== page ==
Located on the northern side of the Pallàrs Sobirà, is Gerri de la Sal, a small medieval village that still retains its enclosure and which is noted for its industrial and architectural heritage: the alfolí, or salt storehouse, and the Monastery of Santa Maria.
The exploitation of the source of the salt, was, until recently, the main economic driving force for this town, which is reflected in its name. As a witness to this industrial past, the Casa de la sal or the Reial Alfolí de Gerri, the Royal warehouse, where the salt was extracted, treated and stored from the Middle Ages, remain. Considered to have the largest floor plan of any civil building in Pallars, it now houses the Museum of Gerri de la Sal.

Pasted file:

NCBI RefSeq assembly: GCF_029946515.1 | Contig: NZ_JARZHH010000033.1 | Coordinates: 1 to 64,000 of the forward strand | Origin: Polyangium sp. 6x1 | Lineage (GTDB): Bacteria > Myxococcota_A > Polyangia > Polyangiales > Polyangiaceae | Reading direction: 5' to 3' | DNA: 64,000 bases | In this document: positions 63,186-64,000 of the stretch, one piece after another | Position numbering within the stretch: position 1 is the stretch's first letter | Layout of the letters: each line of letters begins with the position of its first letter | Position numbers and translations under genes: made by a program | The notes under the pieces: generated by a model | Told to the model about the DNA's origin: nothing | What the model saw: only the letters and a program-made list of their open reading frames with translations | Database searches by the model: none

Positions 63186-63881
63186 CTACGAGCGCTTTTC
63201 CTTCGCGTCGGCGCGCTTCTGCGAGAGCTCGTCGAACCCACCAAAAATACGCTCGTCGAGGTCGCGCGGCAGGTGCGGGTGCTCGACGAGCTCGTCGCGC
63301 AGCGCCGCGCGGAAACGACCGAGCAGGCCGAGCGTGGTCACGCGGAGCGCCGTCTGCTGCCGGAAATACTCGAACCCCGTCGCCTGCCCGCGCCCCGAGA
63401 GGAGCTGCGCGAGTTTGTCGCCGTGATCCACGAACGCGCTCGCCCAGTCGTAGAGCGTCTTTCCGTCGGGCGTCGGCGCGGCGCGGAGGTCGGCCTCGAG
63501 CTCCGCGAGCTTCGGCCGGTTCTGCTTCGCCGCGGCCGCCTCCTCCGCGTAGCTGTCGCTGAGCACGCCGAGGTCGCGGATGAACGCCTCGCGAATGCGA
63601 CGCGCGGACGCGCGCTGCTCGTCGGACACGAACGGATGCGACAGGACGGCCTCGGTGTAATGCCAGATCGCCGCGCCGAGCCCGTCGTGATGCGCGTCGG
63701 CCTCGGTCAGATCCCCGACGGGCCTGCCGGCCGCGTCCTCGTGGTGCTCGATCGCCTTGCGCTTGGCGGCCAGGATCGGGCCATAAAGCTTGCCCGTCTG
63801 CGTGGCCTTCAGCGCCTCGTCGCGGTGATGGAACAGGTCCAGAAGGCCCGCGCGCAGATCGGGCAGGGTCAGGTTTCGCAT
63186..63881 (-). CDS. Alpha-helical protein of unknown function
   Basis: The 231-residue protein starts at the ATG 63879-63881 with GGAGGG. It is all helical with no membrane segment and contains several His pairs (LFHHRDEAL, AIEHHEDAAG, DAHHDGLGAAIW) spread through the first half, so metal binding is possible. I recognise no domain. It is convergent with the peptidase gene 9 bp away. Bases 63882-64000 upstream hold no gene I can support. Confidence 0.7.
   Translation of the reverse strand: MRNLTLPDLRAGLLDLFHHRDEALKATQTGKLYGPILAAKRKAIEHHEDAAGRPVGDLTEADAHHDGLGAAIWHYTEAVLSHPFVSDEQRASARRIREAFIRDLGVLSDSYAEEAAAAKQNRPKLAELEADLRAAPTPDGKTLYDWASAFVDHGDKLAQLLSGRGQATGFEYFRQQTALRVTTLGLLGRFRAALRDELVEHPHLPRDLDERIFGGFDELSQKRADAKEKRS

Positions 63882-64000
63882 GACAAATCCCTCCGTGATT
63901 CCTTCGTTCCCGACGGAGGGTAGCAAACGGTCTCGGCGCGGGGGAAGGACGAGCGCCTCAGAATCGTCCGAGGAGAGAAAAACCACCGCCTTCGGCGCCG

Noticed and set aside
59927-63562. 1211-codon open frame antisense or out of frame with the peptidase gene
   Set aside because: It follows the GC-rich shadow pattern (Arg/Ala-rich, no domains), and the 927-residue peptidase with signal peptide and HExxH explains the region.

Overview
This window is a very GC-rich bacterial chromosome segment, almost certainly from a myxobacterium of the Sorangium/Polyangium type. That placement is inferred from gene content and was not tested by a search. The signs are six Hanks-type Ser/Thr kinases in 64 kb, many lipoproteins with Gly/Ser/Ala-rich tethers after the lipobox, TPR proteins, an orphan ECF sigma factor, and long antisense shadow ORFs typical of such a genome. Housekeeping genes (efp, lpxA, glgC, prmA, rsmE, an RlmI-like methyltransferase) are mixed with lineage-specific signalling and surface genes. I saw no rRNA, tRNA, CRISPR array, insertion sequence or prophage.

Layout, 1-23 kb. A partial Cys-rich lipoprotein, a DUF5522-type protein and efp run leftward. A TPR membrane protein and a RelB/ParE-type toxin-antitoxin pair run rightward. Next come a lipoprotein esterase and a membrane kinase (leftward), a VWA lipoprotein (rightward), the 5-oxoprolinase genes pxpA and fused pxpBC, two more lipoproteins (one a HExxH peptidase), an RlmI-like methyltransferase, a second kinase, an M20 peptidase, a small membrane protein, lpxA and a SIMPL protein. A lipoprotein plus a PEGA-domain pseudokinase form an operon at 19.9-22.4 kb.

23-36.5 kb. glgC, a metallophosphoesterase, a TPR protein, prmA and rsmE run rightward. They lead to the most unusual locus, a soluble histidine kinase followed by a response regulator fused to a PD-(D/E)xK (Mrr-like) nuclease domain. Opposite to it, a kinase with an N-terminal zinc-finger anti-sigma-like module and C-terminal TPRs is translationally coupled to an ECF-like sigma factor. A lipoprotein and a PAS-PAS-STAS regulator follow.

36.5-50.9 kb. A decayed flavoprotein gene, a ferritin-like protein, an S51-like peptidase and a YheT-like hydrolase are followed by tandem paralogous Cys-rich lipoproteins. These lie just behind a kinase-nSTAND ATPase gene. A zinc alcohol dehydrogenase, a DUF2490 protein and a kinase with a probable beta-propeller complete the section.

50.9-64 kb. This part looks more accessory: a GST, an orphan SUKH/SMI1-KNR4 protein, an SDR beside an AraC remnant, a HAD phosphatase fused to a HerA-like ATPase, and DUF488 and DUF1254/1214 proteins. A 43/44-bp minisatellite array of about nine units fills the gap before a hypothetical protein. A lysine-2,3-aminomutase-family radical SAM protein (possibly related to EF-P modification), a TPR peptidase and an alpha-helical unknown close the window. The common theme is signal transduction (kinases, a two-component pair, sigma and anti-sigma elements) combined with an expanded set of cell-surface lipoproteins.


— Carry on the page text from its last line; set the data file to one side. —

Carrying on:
The cultural interest of the complex is completed with the remains of an example of the Catalan Romanesque in its purest form: the Monastery of Santa Maria, which lies just outside the village.
Dedicated to the Benedictine order in 1149, it soon became an important evangelical centre for the Bishop of Urgell and also one of the richest. But at the end of the 12th century the Counts withdrew support for the monastery, and took its land and properties. The economic problems and the disputes led to the depopulation of its domains and it was finally deconsecrated in 1835. Of the monastery, now only the Church with the atrium or entrance porch remains. Inside you can see up to 30 decorated capitals.
Currently, the Council of Gerri de la Sal organises guided tours, both to the salt basins and the Reial Alfolí de la Sal.